The court concluded that punitive damages could not be recovered under Mississippi law because State Farm unquestionably had an arguable reason for denying Goodloe's claim.

On August 16, 2000, the case proceeded to trial on the remaining contract issues. The jury returned a special verdict form, finding that State Farm had proven both of its affirmative defenses of arson and misrepresentation. The district court then entered a final judgment in favor of State Farm.

DISCUSSION Goodloe raises seven issues on appeal. We begin with the evidentiary issues at the summary judgment stage of the litigation.

See Curtis v. M & S Petroleum, Inc., 174 F.3d 661, 667-68 (5th Cir. 1999) ("We must first review the trial court's evidentiary rulings under an abuse of discretion standard. . . . Then, with the record defined, we must review de novo the order granting summary judgment. . . .").

First, Goodloe contends that the district court erred in excluding the testimony of her expert witness, Kirk Rosenhan. We review a district court's admission or exclusion of expert testimony for an abuse of discretion. Moore v. Ashland Chemical Inc., 151 F.3d 269, 274 (5th Cir. 1998)(en banc). The district court ruled that Rosenhan's testimony would be excluded pursuant to Rule 26 and Local Rule 26.1 because Goodloe had failed to submit Rosenhan's expert witness report and other required information prior to the discovery deadlines. Goodloe admits that she failed to present Rosenhan's report in a timely manner, but she emphasizes that the report was late due to circumstances beyond her control.

In her response to State Farm's motion in limine, Goodloe summarily asserted that Rosenhan's services were in demand and that he was busy teaching at Mississippi State University. As the district court pointed out, however, Goodloe did not explain in detail why the report had not been submitted, nor had she asked the court for an extension. Therefore, the district court concluded that Goodloe had not provided substantial justification for her discovery violation. The district court also concluded that State Farm would be prejudiced by allowing Rosenhan to testify because the trial date was quickly approaching. Considering all these facts, we cannot say that the district court abused its discretion in excluding Rosenhan's expert testimony.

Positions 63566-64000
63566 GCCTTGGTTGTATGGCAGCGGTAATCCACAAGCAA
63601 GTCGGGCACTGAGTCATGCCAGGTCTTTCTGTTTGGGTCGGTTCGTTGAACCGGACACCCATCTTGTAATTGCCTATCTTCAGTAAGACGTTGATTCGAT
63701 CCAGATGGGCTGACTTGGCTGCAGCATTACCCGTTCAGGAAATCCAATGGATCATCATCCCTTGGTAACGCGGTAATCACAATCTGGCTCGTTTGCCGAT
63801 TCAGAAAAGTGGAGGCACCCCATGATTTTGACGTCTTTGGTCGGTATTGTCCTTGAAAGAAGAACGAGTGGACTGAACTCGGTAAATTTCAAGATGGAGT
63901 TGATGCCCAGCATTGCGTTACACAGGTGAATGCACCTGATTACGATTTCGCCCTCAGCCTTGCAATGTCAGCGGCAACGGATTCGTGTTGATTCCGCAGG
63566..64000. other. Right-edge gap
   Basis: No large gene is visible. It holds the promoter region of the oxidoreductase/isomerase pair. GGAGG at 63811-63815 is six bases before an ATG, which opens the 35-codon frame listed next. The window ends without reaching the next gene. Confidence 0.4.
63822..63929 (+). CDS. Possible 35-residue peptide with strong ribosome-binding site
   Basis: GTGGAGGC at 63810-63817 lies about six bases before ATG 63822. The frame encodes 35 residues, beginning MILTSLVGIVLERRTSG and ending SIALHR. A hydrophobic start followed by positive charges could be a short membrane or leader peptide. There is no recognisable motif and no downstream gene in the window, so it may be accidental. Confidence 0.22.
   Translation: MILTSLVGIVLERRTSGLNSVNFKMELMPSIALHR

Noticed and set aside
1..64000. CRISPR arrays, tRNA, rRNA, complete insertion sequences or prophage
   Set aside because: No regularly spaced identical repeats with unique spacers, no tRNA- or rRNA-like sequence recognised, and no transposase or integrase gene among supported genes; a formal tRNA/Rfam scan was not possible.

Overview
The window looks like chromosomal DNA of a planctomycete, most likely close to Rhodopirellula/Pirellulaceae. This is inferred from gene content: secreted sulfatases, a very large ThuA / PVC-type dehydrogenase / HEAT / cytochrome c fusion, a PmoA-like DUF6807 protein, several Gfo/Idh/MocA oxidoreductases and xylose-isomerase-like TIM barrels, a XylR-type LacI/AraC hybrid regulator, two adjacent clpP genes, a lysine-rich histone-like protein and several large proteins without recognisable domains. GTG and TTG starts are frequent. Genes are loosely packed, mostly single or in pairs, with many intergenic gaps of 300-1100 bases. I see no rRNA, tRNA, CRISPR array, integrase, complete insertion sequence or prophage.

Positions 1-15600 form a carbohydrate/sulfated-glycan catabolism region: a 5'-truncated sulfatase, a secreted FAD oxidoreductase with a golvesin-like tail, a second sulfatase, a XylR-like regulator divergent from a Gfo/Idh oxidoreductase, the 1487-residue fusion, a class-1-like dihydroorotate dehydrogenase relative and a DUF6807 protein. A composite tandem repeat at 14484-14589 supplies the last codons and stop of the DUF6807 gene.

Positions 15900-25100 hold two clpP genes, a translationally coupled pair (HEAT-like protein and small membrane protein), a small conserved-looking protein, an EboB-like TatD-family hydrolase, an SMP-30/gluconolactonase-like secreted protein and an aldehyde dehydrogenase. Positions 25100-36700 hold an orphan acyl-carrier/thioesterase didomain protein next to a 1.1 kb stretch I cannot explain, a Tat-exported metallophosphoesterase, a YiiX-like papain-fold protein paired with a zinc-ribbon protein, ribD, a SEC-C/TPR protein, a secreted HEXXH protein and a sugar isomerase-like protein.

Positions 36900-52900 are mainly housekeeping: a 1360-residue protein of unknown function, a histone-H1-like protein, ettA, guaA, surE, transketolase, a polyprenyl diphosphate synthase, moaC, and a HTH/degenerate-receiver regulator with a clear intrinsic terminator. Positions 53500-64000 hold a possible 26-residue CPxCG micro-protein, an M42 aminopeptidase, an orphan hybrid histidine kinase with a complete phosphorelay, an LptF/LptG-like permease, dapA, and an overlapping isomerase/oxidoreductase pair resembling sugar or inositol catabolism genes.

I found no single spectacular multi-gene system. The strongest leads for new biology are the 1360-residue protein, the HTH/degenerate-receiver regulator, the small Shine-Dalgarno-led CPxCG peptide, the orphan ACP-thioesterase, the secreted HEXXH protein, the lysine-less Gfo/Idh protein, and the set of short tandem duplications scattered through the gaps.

Second, Goodloe contends that the district court abused its discretion in admitting the expert witness report of State Farm's expert during the summary judgment stage of the litigation.

Goodloe argues on appeal that Ed Morgan should not have been considered an expert in the field of fire origin investigations because State Farm had failed to submit Morgan's curriculum vitae and other basic information. However, Goodloe did not question Morgan's qualifications during the summary judgment stage.1 "It is a well settled rule that a party opposing a summary judgment motion must inform the trial judge of the reasons, legal or factual, why summary judgment should not be entered. If it does not do so, and loses the motion, it cannot raise such reasons on appeal." Liberles v. County of Cook, 709 F.2d 1122, 1126 (7th Cir. 1983), quoted in Savers Fed. Sav. & Loan Ass'n v. Reetz, 888 F.2d 1497, 1501 (5th Cir. 1989). Goodloe's belated attack on Morgan's qualifications is thus without merit.